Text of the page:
December 18, 2013
Leave a comment on paragraph 1 2
Leave a comment on paragraph 2 0
Leave a comment on paragraph 3 0
Leave a comment on paragraph 4 1
Leave a comment on paragraph 5 1
Leave a comment on paragraph 6 0
Create an account to leave a comment
Posted in: Panel of Experts
[WALDEN; OR, LIFE IN THE WOODS]
Although the first edition gives the title Walden; or, Life in the Woods, on March 4, 1862, two months before he died, T wrote to his publishers, Ticknor & Fields, asking them to omit the subtitle in a new edition. They complied with this request, although it has rarely been followed since. Paul (75) suggests that T may have dropped the subtitle because he feared his audience was taking it too literally and thus missing the more important philosophy permeating the book. T could have derived the subtitle from his friend Charles Lane’s essay “Life in the Woods” in the Dial (IV, 1844, 415) or from John S. Williams, “Our Cabin; or, Life in the Woods” in the October 1843 American Pioneer (DeMott), but not from the then popular The Adirondack; or Life in the Woods, by J.T. Headley (New York, 1849), which did not appear until after T had used the subtitle in an advertisement for W in the back pages of the first edition of A Week. For a comprehensive study of the types of books on which T base the structure of W, see Linck Johnson. For a discussion of the organic structure of W, see Lane (1960). Kurtz is one o the most straightforward analyses of W’s style.
Posted in: General Discussion
Is there any possibility of Thoreau borrowing from the Christian tradition and positing “the woods” as a corollary of “wilderness”, where the demons (in us) are often portrayed and living? To reach one’s “higher self”, one must wake up inwardly to those elements that lead the soul (psychological and emotional state) astray.
Find references in JSTOR articles
The drawing of T’s cabin was made by his sister Sophia, an amateur artist. T himself complained of it, “Thoreau would suggest a little alteration, chiefly in the door, in the wide projection of the roof at the front; and that the bank more immediately about the house be brought out more distinctly” (Sanborn, 1917, 338). Sanborn adds, “He must have noticed that her trees were first and pines, with a few deciduous tress that did not then grow there.” Ellery Channing thought it a “feeble caricature.” Other contemporary drawings of the cabin may be found in Meltzer and Harding (144-5).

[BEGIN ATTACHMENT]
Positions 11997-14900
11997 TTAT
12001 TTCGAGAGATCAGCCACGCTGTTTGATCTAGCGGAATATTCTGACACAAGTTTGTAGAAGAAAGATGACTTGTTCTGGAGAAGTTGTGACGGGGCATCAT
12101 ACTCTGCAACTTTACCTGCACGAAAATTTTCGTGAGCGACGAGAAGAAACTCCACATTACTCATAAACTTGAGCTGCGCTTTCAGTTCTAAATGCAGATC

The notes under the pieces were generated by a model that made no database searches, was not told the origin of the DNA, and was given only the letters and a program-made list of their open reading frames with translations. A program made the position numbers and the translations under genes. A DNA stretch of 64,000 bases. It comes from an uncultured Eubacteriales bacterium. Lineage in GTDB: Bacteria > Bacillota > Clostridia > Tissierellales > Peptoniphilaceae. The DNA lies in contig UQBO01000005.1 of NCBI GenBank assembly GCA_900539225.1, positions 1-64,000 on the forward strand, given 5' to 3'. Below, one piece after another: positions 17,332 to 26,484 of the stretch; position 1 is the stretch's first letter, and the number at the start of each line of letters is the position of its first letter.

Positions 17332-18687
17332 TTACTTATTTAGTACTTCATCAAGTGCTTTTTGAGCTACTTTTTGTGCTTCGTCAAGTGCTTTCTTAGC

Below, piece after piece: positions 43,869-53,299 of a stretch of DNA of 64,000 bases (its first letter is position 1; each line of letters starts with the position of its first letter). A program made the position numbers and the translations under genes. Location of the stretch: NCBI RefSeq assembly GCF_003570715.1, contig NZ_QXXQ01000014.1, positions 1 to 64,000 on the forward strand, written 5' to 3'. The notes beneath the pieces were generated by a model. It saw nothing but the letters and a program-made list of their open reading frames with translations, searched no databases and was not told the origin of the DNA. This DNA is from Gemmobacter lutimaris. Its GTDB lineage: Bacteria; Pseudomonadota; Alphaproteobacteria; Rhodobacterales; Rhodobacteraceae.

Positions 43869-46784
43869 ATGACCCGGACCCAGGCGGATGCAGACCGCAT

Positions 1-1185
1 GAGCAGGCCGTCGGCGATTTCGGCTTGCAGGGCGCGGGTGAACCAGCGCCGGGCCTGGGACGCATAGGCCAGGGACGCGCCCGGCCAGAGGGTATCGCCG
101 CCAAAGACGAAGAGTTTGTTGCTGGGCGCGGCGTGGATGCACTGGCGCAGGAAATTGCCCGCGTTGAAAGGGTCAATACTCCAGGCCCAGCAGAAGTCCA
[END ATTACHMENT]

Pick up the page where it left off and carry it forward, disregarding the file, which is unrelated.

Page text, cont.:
[to wake my neighbors up]
The epigraph is quoted from the second chapter of W. It is omitted from many modern editions, and unfortunately so, for it sets the mood for the whole book. Broderick (1954) points out how this awakening and morning theme is a basic image carried throughout W. A possible source for T’s idea is Orestes Brownson’s statement in his Boston Quarterly Review in 1839 that he “aimed to startle, and made it a point to be as paradoxical and extravagant as he could.”
December 17, 2014 at 4:55 pm
See in context
January 3, 2014 at 5:25 pm
January 3, 2014 at 5:22 pm
January 3, 2014 at 5:18 pm
September 20, 2018 at 11:13 am
Posted in: ENGL 203 Geneseo F18
[ Leave a comment on paragraph 4 10 I left the woods for as good a reason as I went there. Perhaps it seemed to me that I had several more lives to live, and could not spare any more time for that one. ]
I like this idea of living a life beyond the one in which you where given. To live.
September 20, 2018 at 10:20 am
[Why should we be in such desperate haste to succeed, and in such desperate enterprises? If a man does not keep pace with his companions, perhaps it is because he hears a different drummer.]
Thoreau critiques the value on labor over individuality.
September 20, 2018 at 12:45 am
[ Snipes and woodcocks also may afford rare sport; but I trust it would be nobler game to shoot one’s self.]
Having previous knowledge of the fact that he was a advocate for nature reserves, we can conclude that his opinion on hunting for sport is the contrary of positive.